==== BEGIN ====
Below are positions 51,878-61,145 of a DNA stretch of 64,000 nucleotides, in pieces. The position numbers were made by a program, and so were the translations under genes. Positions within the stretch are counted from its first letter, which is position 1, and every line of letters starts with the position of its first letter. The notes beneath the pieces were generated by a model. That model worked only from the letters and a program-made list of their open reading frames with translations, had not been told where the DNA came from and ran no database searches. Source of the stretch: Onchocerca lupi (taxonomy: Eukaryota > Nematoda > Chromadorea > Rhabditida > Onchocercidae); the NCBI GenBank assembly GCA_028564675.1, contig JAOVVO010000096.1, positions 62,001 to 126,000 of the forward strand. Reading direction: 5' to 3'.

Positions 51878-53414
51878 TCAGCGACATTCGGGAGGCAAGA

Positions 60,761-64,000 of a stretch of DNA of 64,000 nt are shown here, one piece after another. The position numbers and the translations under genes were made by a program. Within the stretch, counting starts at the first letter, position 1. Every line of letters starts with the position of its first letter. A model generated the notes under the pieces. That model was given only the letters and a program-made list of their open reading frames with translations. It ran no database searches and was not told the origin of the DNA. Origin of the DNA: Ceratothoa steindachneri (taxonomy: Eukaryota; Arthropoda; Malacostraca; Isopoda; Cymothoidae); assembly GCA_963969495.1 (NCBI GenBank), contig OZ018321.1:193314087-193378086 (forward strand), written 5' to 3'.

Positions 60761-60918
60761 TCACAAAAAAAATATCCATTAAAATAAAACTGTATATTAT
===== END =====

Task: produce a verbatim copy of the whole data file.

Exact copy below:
Below are positions 51,878-61,145 of a DNA stretch of 64,000 nucleotides, in pieces. The position numbers were made by a program, and so were the translations under genes. Positions within the stretch are counted from its first letter, which is position 1, and every line of letters starts with the position of its first letter. The notes beneath the pieces were generated by a model. That model worked only from the letters and a program-made list of their open reading frames with translations, had not been told where the DNA came from and ran no database searches. Source of the stretch: Onchocerca lupi (taxonomy: Eukaryota > Nematoda > Chromadorea > Rhabditida > Onchocercidae); the NCBI GenBank assembly GCA_028564675.1, contig JAOVVO010000096.1, positions 62,001 to 126,000 of the forward strand. Reading direction: 5' to 3'.

Positions 51878-53414
51878 TCAGCGACATTCGGGAGGCAAGA

Positions 60,761-64,000 of a stretch of DNA of 64,000 nt are shown here, one piece after another. The position numbers and the translations under genes were made by a program. Within the stretch, counting starts at the first letter, position 1. Every line of letters starts with the position of its first letter. A model generated the notes under the pieces. That model was given only the letters and a program-made list of their open reading frames with translations. It ran no database searches and was not told the origin of the DNA. Origin of the DNA: Ceratothoa steindachneri (taxonomy: Eukaryota; Arthropoda; Malacostraca; Isopoda; Cymothoidae); assembly GCA_963969495.1 (NCBI GenBank), contig OZ018321.1:193314087-193378086 (forward strand), written 5' to 3'.

Positions 60761-60918
60761 TCACAAAAAAAATATCCATTAAAATAAAACTGTATATTAT